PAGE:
Tuesday, 25 October 2016, 4:38 AM
Site: Learning Management System
Course: 601393 - Human Computer Interaction Course File (603393CF-11)
Glossary: hci g


A term in a notational system or other information artifact that is defined with reference to the primitive concepts of the system, or with reference to other abstractions that are ultimately defined by primitives. It is frequently used to aggregate many instances, so that all can be manipulated by a single action; thus, a heading style is a typical word-processor abstraction defined in terms of font properties, and all its instances can be altered by altering its definition.

abstraction hierarchy

A hierarchical description of the functional structure of a work domain, in which work-domain purposes are related to underlying physical structures. Also referred to as a structural means-ends hierarchy because links between adjacent levels connect ends (upper nodes) to means (lower nodes).


The latest in a series of computational cognitive architectures developed by John Anderson and colleagues. ACT-RPM contains architectural mechanisms for cognitive, perceptual, and motor performance and learning. It was one of the architectures reviewed in Pew & Mavor (1998). More information about this series of architectures can be found in Anderson (1976, 1983, 1993) and Byrne & Anderson (2001).


A lower level of organization in human endeavor, including simple gestures and other motor behavior.


The significant and typically collective endeavors of humans. It is the fundamental concept in activity theory, which conceives of activity as conducted through individual actions and mediated by artifacts. In the cognitive-dimensions framework, an activity is likewise a significant endeavor conducted through individual actions, but six generic types of activity are distinguished (e.g., search, design, etc.); at present, only individual interaction with information artifacts is considered.

adaptationism, adaptationist approach

The thesis that selection pressures have been the most powerful cause of evolution; a useful methodological heuristic is to assume that biological and behavioral structures are the results of adaptation to the environment.


Perceptual characteristics of an object that make it obvious what the object can do and how it can be manipulated.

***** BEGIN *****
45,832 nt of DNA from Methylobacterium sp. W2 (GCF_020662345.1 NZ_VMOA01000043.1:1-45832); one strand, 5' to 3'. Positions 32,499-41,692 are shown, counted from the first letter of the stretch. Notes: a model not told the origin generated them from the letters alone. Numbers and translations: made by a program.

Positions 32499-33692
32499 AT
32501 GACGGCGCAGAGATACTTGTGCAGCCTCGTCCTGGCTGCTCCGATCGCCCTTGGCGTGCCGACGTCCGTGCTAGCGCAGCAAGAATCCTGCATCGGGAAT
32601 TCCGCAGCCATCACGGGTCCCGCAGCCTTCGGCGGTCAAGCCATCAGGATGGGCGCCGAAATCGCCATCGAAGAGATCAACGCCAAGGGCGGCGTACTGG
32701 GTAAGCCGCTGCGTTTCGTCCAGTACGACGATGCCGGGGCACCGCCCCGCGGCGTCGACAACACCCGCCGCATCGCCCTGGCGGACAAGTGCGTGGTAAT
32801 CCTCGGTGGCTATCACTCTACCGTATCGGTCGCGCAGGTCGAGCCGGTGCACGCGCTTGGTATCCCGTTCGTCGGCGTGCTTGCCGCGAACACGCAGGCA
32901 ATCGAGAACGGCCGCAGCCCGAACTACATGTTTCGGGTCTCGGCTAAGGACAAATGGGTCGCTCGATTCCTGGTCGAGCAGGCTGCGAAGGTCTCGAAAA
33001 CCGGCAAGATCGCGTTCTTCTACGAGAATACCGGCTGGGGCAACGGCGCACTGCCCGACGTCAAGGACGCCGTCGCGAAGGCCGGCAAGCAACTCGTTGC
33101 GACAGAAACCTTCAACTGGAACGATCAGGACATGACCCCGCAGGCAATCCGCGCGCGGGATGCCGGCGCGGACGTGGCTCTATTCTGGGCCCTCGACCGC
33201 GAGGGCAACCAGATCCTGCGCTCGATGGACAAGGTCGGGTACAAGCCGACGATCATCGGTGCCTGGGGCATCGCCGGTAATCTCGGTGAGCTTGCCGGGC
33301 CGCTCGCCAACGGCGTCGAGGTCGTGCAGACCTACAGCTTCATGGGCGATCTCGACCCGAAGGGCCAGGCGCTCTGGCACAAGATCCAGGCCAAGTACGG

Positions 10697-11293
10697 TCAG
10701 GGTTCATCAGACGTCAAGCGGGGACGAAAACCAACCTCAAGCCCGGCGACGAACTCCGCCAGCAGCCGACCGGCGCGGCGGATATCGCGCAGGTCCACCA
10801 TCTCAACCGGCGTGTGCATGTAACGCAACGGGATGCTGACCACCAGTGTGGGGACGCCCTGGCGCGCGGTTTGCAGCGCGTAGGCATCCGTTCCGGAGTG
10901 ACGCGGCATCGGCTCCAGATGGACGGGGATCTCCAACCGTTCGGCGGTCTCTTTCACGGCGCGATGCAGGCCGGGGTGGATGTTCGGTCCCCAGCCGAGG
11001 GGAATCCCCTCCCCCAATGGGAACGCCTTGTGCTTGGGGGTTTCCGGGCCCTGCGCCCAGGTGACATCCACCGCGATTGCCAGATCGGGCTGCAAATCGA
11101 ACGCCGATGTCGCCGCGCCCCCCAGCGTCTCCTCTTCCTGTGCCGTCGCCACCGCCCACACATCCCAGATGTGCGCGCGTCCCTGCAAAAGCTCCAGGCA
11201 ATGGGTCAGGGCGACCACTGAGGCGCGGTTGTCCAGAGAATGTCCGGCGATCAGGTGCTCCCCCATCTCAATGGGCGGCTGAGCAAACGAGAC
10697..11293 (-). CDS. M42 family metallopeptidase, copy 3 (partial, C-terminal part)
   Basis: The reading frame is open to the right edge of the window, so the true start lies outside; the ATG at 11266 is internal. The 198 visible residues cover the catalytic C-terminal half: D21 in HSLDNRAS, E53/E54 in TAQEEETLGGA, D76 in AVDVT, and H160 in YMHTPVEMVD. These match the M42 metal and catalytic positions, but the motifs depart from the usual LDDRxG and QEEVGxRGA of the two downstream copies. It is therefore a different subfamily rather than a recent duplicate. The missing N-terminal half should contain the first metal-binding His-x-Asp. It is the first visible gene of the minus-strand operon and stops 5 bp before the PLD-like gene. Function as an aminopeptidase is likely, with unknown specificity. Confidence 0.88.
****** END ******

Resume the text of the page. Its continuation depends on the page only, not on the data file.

According to the theory of James J. Gibson, these are directly perceived possibilities for action in the environment.

analog representations

Representations that share the structure of the things they represent. For example, a picture is an analog representation. See also propositional representations.

analytic evaluation

usability evaluation based on a careful analysis or theoretical modeling of user interface features, usually carried out by usability experts


The investigation of social structure, social relationships, and individual social action through an emphasis on culture—originally “other cultures” but increasingly the emphasis is on “home” cultures.


considering machines (especially computers) as if they have human capabilities or responsibilities


A computational architecture using resource scheduling and reactive planning (techniques from artificial intelligence). More information can be found in Freed (1998). It has been used as a GOMS modeling tool (John, 2002; Remington, et al., 2002).


A diverse class of human-created systems, applications, tools, and conventions, including language and mathematics, that mediate human activity. Artifacts are the products of prior human activity; they both enable and constrain current human activity, and their use helps to orient the design of future artifacts. An information artifact (as used in the cognitive-dimensions framework) is an artifact designed to store, create, present, or manipulate information, whether noninteractive (e.g., a book or a map) or interactive (e.g., a spreadsheet or a heating controller).

automatic cognitive processes

Processes that are relatively quick and effortless, requiring little attention or monitoring. Well-practiced skills, like walking and driving, or signing one’s name, are examples of automatic cognitive processes. See also controlled cognitive processes.


an icon or other visual depiction used to represent the user in an information display